Little is known about differences between patients in surgical and non-surgical weight-loss treatments (WLT) regarding eating disorders, level of general psychopathology, and health-related quality of life (HRQL). Such differences could indicate different clinical needs in the management of surgical compared to non-surgical WLT patients.Methods
Participants were a subset of 100 patients from a Swedish study investigating the long-term effects of eating disorders in WLT. Participants filled out the Eating Disorders in Obesity Questionnaire as well as self-rating questionnaires of general psychopathology and HRQL before initiating surgical (n = 54) or non-surgical (n = 46) WLT.Results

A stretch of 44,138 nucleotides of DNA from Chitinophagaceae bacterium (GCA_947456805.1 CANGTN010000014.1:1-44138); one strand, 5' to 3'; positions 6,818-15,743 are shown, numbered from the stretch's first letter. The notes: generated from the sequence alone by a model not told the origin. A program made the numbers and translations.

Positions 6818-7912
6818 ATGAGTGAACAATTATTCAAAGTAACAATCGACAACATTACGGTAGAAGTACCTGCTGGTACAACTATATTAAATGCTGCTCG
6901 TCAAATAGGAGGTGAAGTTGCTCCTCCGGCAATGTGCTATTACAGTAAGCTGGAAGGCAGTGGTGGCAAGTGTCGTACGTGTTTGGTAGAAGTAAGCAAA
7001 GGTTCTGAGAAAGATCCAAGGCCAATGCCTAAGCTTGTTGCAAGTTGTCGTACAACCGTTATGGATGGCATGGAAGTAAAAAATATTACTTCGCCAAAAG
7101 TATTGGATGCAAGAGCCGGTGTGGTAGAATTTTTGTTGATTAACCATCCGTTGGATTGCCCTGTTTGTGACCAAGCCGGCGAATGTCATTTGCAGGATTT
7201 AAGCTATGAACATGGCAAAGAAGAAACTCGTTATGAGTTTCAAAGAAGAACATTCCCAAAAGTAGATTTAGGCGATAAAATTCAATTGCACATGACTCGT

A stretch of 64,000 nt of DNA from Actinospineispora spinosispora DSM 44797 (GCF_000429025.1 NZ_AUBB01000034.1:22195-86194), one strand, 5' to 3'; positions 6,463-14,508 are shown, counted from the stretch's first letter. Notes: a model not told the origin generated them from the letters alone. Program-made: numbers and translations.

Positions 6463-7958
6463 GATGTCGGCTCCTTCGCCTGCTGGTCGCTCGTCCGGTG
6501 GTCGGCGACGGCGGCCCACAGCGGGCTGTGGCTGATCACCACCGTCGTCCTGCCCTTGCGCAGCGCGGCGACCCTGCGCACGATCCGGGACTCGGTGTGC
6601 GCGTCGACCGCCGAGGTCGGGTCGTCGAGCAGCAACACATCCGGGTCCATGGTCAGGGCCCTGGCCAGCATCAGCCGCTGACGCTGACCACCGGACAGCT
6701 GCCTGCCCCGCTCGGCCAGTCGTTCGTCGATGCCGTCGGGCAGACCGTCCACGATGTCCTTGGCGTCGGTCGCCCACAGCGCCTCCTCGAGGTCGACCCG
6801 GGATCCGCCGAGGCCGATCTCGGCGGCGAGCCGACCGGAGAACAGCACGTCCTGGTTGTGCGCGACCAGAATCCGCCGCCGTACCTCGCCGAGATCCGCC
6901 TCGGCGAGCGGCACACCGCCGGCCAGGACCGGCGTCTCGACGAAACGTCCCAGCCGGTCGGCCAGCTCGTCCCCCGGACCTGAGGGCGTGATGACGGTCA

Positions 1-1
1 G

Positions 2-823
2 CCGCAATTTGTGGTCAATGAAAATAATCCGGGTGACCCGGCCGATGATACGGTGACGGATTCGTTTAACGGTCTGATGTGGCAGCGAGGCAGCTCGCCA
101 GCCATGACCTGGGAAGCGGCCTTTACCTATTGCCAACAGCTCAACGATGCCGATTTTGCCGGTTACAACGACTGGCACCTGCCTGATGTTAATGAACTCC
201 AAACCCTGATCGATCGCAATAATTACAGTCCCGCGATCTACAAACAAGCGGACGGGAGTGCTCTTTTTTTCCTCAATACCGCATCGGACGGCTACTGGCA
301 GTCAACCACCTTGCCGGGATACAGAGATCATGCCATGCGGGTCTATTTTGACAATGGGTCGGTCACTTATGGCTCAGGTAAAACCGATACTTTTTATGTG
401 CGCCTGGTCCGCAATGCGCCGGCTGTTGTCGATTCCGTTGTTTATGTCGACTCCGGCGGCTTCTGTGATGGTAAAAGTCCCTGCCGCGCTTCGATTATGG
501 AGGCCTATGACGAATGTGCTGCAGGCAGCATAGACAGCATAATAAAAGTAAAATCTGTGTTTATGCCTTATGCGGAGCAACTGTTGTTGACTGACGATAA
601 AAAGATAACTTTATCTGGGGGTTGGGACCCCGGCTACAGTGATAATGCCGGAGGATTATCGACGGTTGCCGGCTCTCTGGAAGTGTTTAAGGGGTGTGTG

Eating disorders were found to be more common among patients accepted for surgical treatments, whereas binge eating (as a symptom) was found to be equally common in both groups. Surgical patients also indicated higher levels of psychopathology compared to those receiving non-surgical treatment.Conclusion
Patients in surgical WLT are younger, more obese, and indicate higher levels of eating disorders and psychopathology than non-surgical WLT patients. Results highlight the importance of surgical WLT units having adequate knowledge, resources, and methods for detecting and addressing issues of eating disorders and psychopathology before and during the WLT. Future longitudinal studies need to ascertain to what extent eating and general psychopathology influence the outcome of WLT in terms of lapses, complications, weight gain, quality of life, etc.